And then, of course, not only that but worship and obedience to God is more important than human life. That’s why you have martyrs because the Bible says in the book of Revelation, “They loved not their life to the point of death.” In other words, they didn’t hang on to it and say, “I refuse to die. I’ll do absolutely anything so that I won’t have to die.” No! What did the martyrs do? They said, “Here I am. Shoot me. Kill me. Send the wild beasts. Do whatever you want. I refuse to deny Jesus Christ and they received special recognition in heaven. They received a martyr’s crown. Why? It was because to them they realized that there is something in life more important than physical life, and that is obedience to God. And because of that obedience to God, God singles them out and gives them special recognition. And even though I’m not looking forward to such a thing I would say this. Dying for Christ is probably the greatest honor that we could probably have. I can’t think of any other way to go really. If you’ve got to go it’d be nice to go standing true to the Savior.
Now, God says that human life is important because he gives it. Scientists can’t put it together. They have all the elements there. They maybe even have created some cells – there may be some debate about that, but no scientist has ever yet created a single cell that is able to reproduce itself. God has to give that spark of life. Right? It comes from God. God is the author of life, but did you know that the same God who gives physical life and speaks and creates it is the same God who gives what the Bible talks about as spiritual life. And just as we can’t cooperate with God in the giving of physical life, because only he can give it, so we cannot cooperate with God in the granting of eternal life. It is a miracle that has absolutely no human agencies involved along with it. It is the miracle of the new birth, whatever it is that we call it. The granting of eternal life is a miracle but that has to be done by the same sovereign God who gives physical life. He only grants spiritual life. The only part we have in it is we respond to God and he grants us the ability to believe and to trust him, and when that takes place we experience the miracle but the miracle is wholly totally completely of God. And today I have the gift of eternal life because I believed on Jesus Christ, and many of you have the gift of eternal life because you also have believed on him. But undoubtedly in a congregation like this, there are many of you who do not have that gift, though you may be religious. You’ve never experienced the miracle of the heart – the giving of eternal life. And once you receive that eternal life, then of course, even though you lose your physical life, as all of must in one way or another, we then go on to live eternally with God forever and ever.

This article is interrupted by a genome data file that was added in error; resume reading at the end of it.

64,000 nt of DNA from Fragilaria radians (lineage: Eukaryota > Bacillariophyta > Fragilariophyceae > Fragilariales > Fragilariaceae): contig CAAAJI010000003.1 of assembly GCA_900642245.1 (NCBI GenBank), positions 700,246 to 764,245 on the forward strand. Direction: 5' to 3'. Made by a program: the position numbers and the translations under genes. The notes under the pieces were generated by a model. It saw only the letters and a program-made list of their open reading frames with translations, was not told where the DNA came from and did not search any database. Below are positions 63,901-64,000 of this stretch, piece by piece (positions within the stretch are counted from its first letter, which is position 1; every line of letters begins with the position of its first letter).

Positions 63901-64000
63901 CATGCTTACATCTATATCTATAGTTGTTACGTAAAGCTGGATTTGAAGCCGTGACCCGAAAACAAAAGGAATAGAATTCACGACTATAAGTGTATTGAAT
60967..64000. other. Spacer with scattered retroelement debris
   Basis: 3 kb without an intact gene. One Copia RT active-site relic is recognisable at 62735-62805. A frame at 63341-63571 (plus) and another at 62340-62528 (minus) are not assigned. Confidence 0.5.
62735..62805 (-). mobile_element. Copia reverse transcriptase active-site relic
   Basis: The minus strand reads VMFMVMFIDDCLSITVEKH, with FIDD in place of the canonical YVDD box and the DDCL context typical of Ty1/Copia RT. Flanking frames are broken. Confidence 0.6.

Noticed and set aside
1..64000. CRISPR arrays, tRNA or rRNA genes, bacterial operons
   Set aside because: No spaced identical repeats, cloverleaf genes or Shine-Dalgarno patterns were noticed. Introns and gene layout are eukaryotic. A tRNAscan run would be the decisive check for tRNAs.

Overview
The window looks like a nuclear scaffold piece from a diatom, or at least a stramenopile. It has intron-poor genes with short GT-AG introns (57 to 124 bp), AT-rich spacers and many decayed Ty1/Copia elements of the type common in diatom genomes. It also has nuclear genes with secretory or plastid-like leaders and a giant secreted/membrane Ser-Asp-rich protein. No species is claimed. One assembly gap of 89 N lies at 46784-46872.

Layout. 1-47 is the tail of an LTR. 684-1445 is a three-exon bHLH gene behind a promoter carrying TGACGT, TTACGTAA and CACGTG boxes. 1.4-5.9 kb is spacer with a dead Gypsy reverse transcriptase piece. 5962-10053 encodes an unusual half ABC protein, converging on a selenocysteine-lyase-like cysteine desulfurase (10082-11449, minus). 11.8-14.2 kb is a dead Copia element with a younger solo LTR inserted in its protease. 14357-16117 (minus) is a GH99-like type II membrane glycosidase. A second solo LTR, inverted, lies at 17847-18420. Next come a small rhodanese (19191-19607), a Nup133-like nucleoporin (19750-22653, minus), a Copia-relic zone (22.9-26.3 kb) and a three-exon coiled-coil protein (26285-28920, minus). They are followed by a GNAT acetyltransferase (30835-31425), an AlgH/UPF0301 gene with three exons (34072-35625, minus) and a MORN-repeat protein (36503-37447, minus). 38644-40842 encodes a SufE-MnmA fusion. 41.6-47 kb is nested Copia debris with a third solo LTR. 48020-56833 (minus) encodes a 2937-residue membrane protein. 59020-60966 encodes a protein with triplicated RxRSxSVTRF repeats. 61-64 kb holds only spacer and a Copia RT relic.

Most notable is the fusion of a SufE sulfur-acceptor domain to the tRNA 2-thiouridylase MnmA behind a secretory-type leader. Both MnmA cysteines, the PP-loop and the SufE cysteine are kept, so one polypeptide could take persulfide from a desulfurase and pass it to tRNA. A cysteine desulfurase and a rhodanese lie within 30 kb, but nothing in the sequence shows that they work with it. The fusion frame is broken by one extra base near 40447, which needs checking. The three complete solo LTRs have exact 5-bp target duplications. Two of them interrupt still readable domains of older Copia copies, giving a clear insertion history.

D. L. Moody said to his friends, “One of these days you are going to read in the newspapers, ‘D. L. Moody is dead.’” He said, “Don’t believe it. At that moment I am going to be more alive than I have ever been.” That’s right. That’s good theology. The newspapers say, “D. L. Moody is dead, but D. L. Moody is more alive than he’s ever been because he received not only physical life, but he received spiritual life that God is able to give to those that believe and trust him. And we become his children forever.
“Thou shalt do no murder,” says Scripture, “because you are valuable,” But eternal life is more valuable than physical life.
Father, we ask today that you will help us not to be murderers, either by the hand, by the heart, by the mouth, or just by neglect. We pray that you might enable us to positively value human beings, made in the image of God, special, unique, gifted, put together by the sovereign three. Oh Father, we pray that you might help all of us to obey your commands. We pray in Jesus’ name. Amen.